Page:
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School of Physical and Chemical Sciences

Roberta Bilardo


Research Student



Project title: Organic Nanoparticles for drug delivery: BBB targeting and in vivo studies on zebrafish

Summary: My project is part of a wider network called NANOSTEM (, carrying out research within the frame of the Marie SkÅ‚odowska-Curie Innovative Training Network and funded by the European Commission through the Horizon 2020 Research and Innovative programme.
In fact, in an era when brain conditions such as stroke or neurodegenerative diseases represent an enormous disease burden in terms of both human suffering and economic cost, the NANOSTEM consortium intends to develop and characterise a selected set of advanced nanomaterials and to study their suitability as novel drug delivery systems to target the brain and, particularly, Neural Stem Cells (NSCs). However, to reach the regions in the adult brain where NSCs are restricted, pharmacologically active molecules have to be able to pass the Blood Brain Barrier (BBB), a highly selective semipermeable border that separates the circulating blood from the brain and extracellular fluid.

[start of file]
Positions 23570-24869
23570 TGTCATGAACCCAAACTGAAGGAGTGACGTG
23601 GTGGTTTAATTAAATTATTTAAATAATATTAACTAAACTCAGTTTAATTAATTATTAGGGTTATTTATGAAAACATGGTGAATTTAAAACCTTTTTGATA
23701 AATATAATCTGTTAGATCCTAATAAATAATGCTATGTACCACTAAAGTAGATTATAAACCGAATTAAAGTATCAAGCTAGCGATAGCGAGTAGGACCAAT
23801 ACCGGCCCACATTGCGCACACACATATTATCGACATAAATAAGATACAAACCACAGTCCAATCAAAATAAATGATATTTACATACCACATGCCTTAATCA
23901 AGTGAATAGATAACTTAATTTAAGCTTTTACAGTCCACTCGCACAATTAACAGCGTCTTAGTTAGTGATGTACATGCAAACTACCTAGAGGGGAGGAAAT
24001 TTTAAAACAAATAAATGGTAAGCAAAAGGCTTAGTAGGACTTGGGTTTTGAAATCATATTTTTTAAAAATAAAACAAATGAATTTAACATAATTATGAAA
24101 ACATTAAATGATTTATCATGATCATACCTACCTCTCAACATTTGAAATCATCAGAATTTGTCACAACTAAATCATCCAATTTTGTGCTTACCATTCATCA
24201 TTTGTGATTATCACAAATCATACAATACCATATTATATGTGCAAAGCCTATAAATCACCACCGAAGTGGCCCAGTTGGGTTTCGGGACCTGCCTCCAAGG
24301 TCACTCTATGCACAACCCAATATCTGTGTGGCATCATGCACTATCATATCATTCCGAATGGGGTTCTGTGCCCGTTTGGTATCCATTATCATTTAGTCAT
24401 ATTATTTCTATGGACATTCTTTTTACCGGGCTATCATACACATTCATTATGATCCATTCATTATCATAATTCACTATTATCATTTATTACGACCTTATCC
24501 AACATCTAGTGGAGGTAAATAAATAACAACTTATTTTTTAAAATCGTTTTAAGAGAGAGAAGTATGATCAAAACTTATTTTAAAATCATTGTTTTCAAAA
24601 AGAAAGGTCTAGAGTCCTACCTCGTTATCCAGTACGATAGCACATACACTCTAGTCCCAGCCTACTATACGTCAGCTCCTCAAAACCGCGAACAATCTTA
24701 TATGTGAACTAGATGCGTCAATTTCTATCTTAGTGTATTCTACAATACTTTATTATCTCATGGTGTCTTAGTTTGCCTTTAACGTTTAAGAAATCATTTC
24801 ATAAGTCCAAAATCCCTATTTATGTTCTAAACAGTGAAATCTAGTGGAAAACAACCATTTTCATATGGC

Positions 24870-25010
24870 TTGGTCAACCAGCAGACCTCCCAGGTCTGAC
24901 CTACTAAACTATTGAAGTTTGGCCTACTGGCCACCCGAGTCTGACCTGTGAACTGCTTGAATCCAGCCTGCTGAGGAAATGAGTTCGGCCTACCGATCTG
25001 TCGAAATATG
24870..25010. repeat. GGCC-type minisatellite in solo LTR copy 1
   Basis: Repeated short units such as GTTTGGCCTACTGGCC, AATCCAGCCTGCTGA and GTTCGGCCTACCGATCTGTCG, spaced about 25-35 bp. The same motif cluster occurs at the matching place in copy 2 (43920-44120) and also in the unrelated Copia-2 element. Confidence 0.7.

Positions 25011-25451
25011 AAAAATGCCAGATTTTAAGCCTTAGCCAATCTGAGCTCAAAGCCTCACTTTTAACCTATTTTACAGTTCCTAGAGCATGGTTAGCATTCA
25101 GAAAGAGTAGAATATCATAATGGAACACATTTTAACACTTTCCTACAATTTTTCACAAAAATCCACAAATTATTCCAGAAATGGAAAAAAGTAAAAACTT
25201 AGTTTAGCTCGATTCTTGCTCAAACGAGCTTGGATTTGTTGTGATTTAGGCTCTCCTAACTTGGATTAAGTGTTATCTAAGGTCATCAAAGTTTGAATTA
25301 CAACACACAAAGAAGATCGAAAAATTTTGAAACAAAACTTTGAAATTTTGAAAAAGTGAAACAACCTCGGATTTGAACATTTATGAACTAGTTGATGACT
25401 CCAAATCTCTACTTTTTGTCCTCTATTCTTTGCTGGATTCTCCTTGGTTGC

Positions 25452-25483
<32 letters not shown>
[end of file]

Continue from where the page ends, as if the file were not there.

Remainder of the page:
In this context, my first objectives will be the synthesis and characterization of novel nano-structured materials acting as carriers for transporting interesting drug to the brain. In particular, I will focus on the introduction of tags for targeting the BBB and studying how their morphology influences this aspect. Furthermore, I will carry out in vivo studies on zebrafish, an alternative model for evaluating neurotoxicity and nowadays increasingly used as intermediate step between cell-based evaluation and conventional animal testing. This part of my project will be broadened further during a two-month secondment at the Karolinska Institute, in Sweden, where I will compare different zebrafish protocols. Moreover, I will spend some time also at the Artois University (France) and at University of Innsbruck (Austria), where I will approach in vitro BBB permeation assays and computational studies of drug-peptide interaction respectively.


  • Professor Marina Resmini



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